Well, it was an adventurous first day. I really should have seen it coming. After a week of frantic, stressful car work (that included dropping the transmission twice), part hunting and packing, I left Chicago on Friday at 5:30 am on my way to Aspen, Colorado. It was dark. There was a beautiful, dense snow/fog, and I was starting to feel good. Starting to feel excited. As Lorraine and the road roared below me, the possibilities of what the next two months might hold started to warm me from the inside. Which was good, because Lorraine probably needs a new heater core.  

Then around 11:00 am, after stopping for gas and lunch, I could tell that the clutch pedal was losing pressure and starting to make noise. This kind of thing might have been fine for the flat highways of the Midwest, but with the Colorado Rockies looming, I decided to fix it. So, I pulled over somewhere in Iowa, and replaced the master cylinder with a new one I'd bought before I left. Then, with a some help from a couple of truckers named Ross and "Bingo" Billy, we bled the clutch. It was like a cold weather, car version of RAGBRAI, a large annual bike ride across Iowa, where frequent flats, good natured Iowans and roadside fixes are regular occurrence. Adventure, warmth, feeling good.

That is, until I started the car. I had pressure again, but was immediately met with that same loud squeal and grinding noise when the clutch pedal was depressed. Peril, cold, feeling anxious.  

The noise mostly went away on the highway, but Lorraine was still making more noise than she should have. A lot more. And the clutch was pulsing. So, I called up my mechanic buddy, Sammy, and he said it sounded like it was the throwout bearing. This made sense. We had had trouble getting the clutch fork in when we first installed the transmission (which is why we had to drop it again) and that fork sits right behind the throwout bearing. Somewhere between the low pressure, the pumping I was doing to build pressure and the dropping of the transmission, something had gone wrong.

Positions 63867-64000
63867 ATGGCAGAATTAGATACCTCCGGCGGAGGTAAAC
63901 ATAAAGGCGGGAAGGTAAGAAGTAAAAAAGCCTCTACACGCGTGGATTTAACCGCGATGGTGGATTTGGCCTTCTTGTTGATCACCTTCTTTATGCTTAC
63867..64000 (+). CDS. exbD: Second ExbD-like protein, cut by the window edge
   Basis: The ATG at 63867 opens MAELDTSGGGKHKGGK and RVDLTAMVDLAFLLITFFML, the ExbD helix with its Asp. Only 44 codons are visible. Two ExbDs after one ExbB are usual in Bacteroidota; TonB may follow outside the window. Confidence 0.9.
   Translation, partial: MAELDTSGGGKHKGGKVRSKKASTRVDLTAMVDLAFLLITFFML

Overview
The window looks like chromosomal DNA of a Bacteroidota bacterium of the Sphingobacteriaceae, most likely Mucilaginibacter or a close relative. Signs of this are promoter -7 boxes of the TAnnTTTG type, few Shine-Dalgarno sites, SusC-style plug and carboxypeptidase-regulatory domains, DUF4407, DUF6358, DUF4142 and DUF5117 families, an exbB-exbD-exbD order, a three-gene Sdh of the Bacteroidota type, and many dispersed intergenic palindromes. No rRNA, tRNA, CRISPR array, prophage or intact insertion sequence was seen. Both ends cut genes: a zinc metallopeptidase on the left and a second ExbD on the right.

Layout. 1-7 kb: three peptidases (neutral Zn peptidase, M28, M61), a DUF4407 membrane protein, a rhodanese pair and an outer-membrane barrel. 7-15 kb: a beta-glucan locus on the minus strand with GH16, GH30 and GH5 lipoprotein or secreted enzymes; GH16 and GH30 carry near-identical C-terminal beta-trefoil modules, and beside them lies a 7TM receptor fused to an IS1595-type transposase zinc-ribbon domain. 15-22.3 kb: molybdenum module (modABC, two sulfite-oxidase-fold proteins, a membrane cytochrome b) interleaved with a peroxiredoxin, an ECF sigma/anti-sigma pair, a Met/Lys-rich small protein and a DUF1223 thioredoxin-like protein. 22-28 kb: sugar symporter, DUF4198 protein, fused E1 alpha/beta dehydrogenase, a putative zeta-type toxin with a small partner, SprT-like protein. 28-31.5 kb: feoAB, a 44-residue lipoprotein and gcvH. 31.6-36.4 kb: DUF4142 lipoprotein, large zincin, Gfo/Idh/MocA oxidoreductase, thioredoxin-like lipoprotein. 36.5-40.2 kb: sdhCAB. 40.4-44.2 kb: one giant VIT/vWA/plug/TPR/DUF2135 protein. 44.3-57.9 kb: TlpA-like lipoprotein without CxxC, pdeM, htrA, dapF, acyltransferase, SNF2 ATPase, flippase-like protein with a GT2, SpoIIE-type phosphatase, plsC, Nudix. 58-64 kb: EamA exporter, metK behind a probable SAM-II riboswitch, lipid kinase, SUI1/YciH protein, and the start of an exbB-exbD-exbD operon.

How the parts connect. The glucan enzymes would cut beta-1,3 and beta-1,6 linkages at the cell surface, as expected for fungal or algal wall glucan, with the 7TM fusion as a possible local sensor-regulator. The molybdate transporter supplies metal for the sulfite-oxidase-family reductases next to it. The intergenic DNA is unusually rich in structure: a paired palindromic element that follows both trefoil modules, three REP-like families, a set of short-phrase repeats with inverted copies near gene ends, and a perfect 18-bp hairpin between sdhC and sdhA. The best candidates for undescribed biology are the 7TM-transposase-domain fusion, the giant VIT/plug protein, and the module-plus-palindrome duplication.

At 6:00 pm I squealed and hobbled into Iowa City and went to the only shop still open, the Firestone Auto Care in downtown Iowa City, with my hat in my hand. I explained my situation, told them that I had to be in Aspen on Sunday evening, and asked if they could help. Well, Andrew and Alex were real nice about it, which was good, because I was feeling pretty lousy.

At this point, let me admit to all those who would claim "I told you so," that I have heard you. The truck has been a constant project, with one thing needing replacing after another. Stress and breakdown around every corner. Having professionals do this work was something I should have done from the get go, instead of trying to fix everything myself. "Penny wise and pound foolish," as my mother would say.

On the other hand, I now know a lot more about cars and mechanics than I did before. Sure, it was a costly education and most of it is irrelevant since cars are now computers, but you get my point. Lessons learned and silver linings. 

Anyway, the guys at Firestone gave it a look and told me yeah, it was the throwout bearing, and they could fix it by Saturday afternoon. They also gave the rest of the truck a look over and said I should be good to go.

So, here I am still in Iowa City. Last night I took a long shower, got one of the best night's sleep I've had in two weeks and had a long and amusing conversation at Buffalo Wild Wings with a young Frenchman about Interstellar. Now I'm at the Fair Grounds Coffee in Iowa City, waiting to hear word about what comes next. It's already been pretty interesting. Adventure, warmth, feeling up for anything. 

                                             Made it to Aspen...Leaf Frozen Yogurt, Iowa City. 

                                            Made it to Aspen...Leaf Frozen Yogurt, Iowa City. 

UPDATE: Arrived in Aspen, CO safe and sound and without incident! Again, many thanks to the guys at Firestone in Iowa City for all the help. 

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